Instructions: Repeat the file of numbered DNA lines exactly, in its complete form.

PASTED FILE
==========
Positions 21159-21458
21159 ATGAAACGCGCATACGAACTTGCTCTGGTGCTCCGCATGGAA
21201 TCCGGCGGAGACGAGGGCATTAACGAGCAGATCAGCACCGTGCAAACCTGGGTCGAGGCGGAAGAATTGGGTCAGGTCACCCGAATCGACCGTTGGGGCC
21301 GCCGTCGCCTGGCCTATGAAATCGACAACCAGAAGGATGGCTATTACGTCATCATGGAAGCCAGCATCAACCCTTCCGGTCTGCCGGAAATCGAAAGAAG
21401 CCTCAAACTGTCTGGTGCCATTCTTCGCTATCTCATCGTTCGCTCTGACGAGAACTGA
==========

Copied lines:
Positions 21159-21458
21159 ATGAAACGCGCATACGAACTTGCTCTGGTGCTCCGCATGGAA
21201 TCCGGCGGAGACGAGGGCATTAACGAGCAGATCAGCACCGTGCAAACCTGGGTCGAGGCGGAAGAATTGGGTCAGGTCACCCGAATCGACCGTTGGGGCC
21301 GCCGTCGCCTGGCCTATGAAATCGACAACCAGAAGGATGGCTATTACGTCATCATGGAAGCCAGCATCAACCCTTCCGGTCTGCCGGAAATCGAAAGAAG
21401 CCTCAAACTGTCTGGTGCCATTCTTCGCTATCTCATCGTTCGCTCTGACGAGAACTGA